Rick Santorum is in the news today for lashing out at a New York Times reporter over the weekend. (Video above)
What makes this interesting to me as I start to think more systematically about the intersection of psychology and political language is the way that this and many of Santorum's previous theatrics tap into the psychology of purity that Jonathan Haidt writes about. Sanctity and degradation are one of the six moral foundations that Haidt has identified as a source of political preference. (For a good primer see his TED talk. I'm all about videos today.)
The sanctity/degradation foundation has traditionally been associated with the Right, and Santorum's outburst is a great example of how conservatives frequently appear to be repulsed by behavior they deem amoral or illegitimate. The object of revulsion can be premarital sex, abortion, or the "liberal media," but the revulsion -- and the corresponding feeling of having the moral high-ground -- is quite real, even if one can safely assume that Santorum is playing to the camera here.
While by no means condoning Santorum's outburst, it is worth considering how progressives could improve their rhetoric to take advantage of the ways our brains process sanctity. Though it is found most often among conservatives, those on the Left also tend to have strong feelings with respect to purity. In his new book, Haidt gives the example of the "spiritual left," which fetishizes cleanliness of body and nature. As Haidt puts it,
"You can see the [Sanctity] foundation's original impurity-avoidance function in New Age grocery stores, where you'll find a variety of products that promise to cleanse you of 'toxins.' And you'll find the Sanctity foundation underlying some of the moral passions of the environmental movement. Many environmentalists revile industrialism, capitalism, and automobiles not just for the physical pollution they create but also for a more symbolic kind of pollution -- a degradation of nature, and of humanity's original nature, before it was corrupted by industrial capitalism."
(From The Righteous Mind: Why Good People Are Divided by Politics and Religion)
Putting aside any quibbles we might have with Haidt's equivalence of the issues that the Left and Right care about so deeply, he's onto something here. So how should progressives think about this?
Well, the importance of feeling morally superior to one's political opponents is significant, and the sanctity/degradation foundation can be applied less through the specific issues we talk about than through the specific ways in which we talk about them. For example, a wide range of people feel repulsed by environmental degradation. However, progressives tend to talk about these issues in a detached manner. Progressive talking points on the environment usually point towards the "conclusive scientific evidence," the "likelihood that X will lead to Y," or the "well-known basis for such and such policy." Very rarely do progressive leaders engage in rhetoric akin to Santorum's outbursts. I think this is a mistake...not just because environmental issues are more important but because a lot of people who support the environment are wired to prefer people who speak the language of sanctity and purity.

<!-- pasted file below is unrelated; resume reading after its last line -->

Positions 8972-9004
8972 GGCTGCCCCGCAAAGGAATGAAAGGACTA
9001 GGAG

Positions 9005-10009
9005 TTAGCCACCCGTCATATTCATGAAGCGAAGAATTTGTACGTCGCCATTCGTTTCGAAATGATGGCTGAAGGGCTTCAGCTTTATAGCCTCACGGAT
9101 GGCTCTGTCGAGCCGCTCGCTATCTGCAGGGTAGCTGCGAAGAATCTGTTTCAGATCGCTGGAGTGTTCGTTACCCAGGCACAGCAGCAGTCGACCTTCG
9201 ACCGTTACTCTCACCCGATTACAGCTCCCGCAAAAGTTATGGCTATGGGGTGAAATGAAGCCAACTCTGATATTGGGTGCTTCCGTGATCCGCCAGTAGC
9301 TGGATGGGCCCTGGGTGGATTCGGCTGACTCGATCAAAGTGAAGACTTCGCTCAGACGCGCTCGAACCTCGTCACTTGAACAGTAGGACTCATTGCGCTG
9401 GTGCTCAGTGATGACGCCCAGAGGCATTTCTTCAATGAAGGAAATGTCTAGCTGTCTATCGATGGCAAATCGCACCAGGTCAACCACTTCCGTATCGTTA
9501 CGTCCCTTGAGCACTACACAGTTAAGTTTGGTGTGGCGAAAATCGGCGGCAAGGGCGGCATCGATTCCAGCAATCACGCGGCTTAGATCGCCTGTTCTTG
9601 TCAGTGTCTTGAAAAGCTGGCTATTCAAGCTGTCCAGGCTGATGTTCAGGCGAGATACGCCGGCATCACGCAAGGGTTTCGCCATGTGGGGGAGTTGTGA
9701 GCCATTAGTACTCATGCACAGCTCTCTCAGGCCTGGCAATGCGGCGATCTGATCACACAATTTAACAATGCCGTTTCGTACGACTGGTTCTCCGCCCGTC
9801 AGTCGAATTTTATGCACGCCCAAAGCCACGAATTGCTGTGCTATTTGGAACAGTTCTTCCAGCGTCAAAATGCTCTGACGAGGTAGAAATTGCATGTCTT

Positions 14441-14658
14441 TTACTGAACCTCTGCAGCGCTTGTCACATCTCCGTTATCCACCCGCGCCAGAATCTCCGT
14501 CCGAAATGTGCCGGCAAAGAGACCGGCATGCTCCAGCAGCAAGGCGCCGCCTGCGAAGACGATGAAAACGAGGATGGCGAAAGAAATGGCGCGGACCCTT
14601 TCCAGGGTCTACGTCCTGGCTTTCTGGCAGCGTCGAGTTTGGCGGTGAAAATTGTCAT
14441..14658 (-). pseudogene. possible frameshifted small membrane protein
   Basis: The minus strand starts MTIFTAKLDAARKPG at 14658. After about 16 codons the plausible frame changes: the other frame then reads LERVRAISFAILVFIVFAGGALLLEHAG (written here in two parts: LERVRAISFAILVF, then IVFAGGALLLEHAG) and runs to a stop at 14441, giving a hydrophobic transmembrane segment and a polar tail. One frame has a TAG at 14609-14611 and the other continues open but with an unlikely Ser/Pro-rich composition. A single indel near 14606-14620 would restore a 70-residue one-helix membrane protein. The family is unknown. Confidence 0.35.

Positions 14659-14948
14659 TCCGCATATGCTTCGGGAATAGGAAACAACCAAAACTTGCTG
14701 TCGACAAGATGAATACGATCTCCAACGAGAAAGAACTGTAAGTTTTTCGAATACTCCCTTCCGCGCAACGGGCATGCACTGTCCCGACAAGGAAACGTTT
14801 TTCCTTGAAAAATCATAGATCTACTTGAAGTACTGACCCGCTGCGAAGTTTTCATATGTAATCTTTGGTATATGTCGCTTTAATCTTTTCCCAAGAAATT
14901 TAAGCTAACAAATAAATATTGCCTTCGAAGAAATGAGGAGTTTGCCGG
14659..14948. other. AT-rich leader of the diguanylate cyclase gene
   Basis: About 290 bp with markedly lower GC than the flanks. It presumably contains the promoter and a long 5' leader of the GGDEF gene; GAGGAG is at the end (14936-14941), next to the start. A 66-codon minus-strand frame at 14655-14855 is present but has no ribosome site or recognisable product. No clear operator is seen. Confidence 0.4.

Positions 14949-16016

What would this new environmental rhetoric look like? I'll be spelling this out over the coming weeks, but to start with we should encourage progressive politicians to reframe the debate over global warming, and the environment as a whole, as more of an "us vs. them" proposition. "We" are the American people who know, love, and care for this land of ours -- one can appeal to conservatives who like to hunt, fish, and camp this way -- and "they" are the guys in suits who sit at their desks trading oil futures, go out for $100 lunches to lobby politicians to reduce environmental protections, and strike deals with Middle Eastern despots.
More importantly, we should portray polluters as anti-business. Tax breaks are just the tip of the iceberg when it comes to regulations that favor "old energy" over "new energy" entrepreneurs, since solar and wind companies can't lobby the government as effectively as Shell, Exxon, and Chevron. Reframing the debate in this manner would allow progressives to demonstrate their superiority on issues of economic innovation.
To cite one recent example: thinking about it this way would have allowed the White House and its supporters to frame the Solyndra affair as an example of venture capitalism. To conservative critiques, progressives should have responded by saying, "So what if Solyndra failed? The government was engaging in a seriously pro-business role of funding innovation. Start ups and emerging companies go belly up all the time, as any businessman knows, and the Obama administration should be commended for taking risks to keep our innovation economy going. Indeed, by funding Solyndra and encouraging other forms of clean energy innovation, the Obama administration can be seen as the most forward-thinking pro-business administration in history. Why do you think that nearly all of the most successful and innovative Silicon Valley entrepreneurs are Democrats? And what is more, the losses cost the government next to nothing compared to the tax breaks conservatives give their oil company brethren."